Palestinians slam Netanyahu pledge to annex West Bank settlements

Palestinian officials denounce Israel PM's reiterated pledge to annex occupied West Bank settlements as 'unacceptable'.

    More than 400,000 Israelis live in settlements in the occupied West Bank which are illegal under international law [File: AP]
    More than 400,000 Israelis live in settlements in the occupied West Bank which are illegal under international law [File: AP]

    Palestinian officials have denounced Israeli Prime Minister Benjamin Netanyahu's reiteration of a pledge to annex all illegal Israeli settlements in the occupied West Bank, warning such a move would not lead to "any peace".

    Nabil Abu Rudeineh, a spokesman for Palestinian President Mahmoud Abbas, said Netanyahu's announcement on Sunday was a "continuation of attempts to create an unacceptable fait accompli".

    Rdainah added that any such move would "not lead to any peace, security or stability".

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    The settlements are illegal under international law and are major stumbling blocks to an Israeli-Palestinian peace agreement.

    Palestinians seek to make the West Bank part of a future state that would include the Gaza Strip and occupied East Jerusalem as its capital.

    Israel seized those areas in 1967 and moved troops and settlers out of Gaza in 2005.

    Saeb Erekat, secretary-general of the Palestine Liberation Organization (PLO), called on the international community to take action after Netanyahu's comments.

    "Those who claim concern after every Israeli settlement announcement should face reality: Israel's PM is announcing further annexation of occupied territory," Erekat wrote on Twitter.

    "Enough impunity: There's an international responsibility to impose sanctions on Israel after decades of systematic crimes," he added.

    Israel election looms

     

    Netanyahu's reaffirmation of the annexation promise came amid a campaign push to draw supporters of far-right factions to his Likud party in the run-up to Israel's September 17 election.

    "With the help of God we will apply Jewish sovereignty to all communities, as part of the [biblical] Land of Israel, and as part of the state of Israel," he told an audience at the West Bank settlement of Elkana on Sunday.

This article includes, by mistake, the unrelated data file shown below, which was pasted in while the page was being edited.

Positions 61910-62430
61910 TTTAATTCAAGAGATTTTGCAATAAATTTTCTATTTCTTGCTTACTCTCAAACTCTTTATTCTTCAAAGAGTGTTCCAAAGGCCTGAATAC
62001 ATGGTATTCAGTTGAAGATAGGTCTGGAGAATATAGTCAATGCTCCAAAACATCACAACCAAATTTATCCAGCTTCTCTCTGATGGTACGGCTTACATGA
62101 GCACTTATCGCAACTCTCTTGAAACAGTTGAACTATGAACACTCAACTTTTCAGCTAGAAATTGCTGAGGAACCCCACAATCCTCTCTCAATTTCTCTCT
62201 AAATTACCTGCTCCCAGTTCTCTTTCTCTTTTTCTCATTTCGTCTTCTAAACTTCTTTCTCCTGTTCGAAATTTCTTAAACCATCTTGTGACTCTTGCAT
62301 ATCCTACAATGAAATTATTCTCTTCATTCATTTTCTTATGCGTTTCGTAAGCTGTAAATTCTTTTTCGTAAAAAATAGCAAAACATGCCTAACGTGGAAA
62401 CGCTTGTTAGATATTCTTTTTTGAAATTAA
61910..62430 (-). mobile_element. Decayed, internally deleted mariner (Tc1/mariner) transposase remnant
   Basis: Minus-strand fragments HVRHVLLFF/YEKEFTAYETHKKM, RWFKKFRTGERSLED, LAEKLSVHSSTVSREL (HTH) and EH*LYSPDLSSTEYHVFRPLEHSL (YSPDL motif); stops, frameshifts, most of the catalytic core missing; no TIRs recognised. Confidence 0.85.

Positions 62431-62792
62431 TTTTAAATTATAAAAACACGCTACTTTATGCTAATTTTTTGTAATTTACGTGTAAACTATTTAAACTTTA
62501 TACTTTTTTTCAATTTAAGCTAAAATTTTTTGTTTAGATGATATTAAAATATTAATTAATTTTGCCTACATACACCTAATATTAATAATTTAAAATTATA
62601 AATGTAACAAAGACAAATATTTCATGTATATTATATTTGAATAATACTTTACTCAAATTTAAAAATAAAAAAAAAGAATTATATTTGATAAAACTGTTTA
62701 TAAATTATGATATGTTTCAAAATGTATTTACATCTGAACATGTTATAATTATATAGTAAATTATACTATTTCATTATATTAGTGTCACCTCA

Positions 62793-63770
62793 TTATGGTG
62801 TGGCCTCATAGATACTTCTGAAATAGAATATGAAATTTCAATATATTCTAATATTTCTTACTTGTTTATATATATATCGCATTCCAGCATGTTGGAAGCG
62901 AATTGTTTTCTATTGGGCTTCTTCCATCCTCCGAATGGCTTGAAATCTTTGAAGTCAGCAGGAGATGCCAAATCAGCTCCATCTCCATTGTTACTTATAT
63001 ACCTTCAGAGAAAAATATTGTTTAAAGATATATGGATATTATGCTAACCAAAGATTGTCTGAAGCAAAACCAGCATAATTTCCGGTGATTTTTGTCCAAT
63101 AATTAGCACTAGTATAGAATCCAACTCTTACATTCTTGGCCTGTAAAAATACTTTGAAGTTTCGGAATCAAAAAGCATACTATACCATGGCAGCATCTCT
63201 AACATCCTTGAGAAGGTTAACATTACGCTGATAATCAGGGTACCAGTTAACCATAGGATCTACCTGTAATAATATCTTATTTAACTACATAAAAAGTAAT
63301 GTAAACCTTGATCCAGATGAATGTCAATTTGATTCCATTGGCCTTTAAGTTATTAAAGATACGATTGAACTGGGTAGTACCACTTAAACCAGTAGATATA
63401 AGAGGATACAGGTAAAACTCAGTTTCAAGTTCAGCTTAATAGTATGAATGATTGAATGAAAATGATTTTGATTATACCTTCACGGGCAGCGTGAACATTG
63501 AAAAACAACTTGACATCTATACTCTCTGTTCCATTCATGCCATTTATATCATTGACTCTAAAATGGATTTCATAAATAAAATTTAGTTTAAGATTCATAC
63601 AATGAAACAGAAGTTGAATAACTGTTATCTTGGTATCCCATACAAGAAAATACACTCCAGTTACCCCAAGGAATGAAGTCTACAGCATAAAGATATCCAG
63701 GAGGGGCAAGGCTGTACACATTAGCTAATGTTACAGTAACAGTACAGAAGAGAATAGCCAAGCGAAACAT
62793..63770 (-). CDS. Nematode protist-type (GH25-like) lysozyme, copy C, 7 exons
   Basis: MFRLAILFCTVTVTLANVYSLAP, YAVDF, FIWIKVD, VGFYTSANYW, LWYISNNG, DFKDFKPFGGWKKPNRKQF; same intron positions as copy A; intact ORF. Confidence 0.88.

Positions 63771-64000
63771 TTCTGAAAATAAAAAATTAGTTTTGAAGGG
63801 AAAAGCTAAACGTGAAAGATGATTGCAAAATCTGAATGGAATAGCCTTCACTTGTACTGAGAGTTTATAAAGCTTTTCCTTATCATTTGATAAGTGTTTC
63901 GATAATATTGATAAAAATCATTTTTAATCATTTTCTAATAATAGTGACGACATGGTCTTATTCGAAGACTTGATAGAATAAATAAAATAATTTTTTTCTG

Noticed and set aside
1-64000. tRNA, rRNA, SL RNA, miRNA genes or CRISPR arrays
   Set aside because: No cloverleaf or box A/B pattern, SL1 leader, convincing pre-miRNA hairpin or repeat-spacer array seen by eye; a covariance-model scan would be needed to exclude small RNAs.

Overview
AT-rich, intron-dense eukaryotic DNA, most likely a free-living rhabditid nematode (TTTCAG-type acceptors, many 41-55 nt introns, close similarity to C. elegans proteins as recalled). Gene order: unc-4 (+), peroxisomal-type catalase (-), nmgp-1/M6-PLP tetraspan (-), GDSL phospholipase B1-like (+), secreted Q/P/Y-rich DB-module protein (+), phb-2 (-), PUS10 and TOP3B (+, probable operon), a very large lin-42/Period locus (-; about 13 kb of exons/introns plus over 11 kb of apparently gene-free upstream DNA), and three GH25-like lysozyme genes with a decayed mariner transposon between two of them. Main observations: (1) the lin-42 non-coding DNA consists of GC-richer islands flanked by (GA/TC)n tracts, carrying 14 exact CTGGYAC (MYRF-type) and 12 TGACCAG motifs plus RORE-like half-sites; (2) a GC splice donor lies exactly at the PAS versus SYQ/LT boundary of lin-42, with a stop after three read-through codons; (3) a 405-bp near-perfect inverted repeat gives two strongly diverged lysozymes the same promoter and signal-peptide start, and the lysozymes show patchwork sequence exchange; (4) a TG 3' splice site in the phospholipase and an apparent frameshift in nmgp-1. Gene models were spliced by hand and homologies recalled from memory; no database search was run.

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    In power for the past decade, but with corruption charges looming, Netanyahu has cautioned that Likud needs to emerge with a decisive lead in the ballot or Israel's president might choose another candidate to form a governing coalition after the race.

    Netanyahu made the same promise on annexation before Israel's last election in April, but the results left him unable to form a viable governing coalition and prompted the calling of a fresh poll.

    More than 400,000 Israelis live in settlements in the occupied West Bank, while a further 200,000 live in settlements in occupied East Jerusalem over which Israel has already unilaterally imposed full sovereignty. The settlers are a major plank of support for Netanyahu's government.

    US President Donald Trump's administration has swung White House policy firmly in favour of Israel.

    In June, the US ambassador to Israel, David Friedman, said Israel had the right to annex at least part of the West Bank.

    With the publication of the anticipated US peace plan still pending, Trump has already recognised Israel's 1981 annexation of the occupied Golan Heights - the land captured from Syria in the 1967 Middle East war.

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    SOURCE: News agencies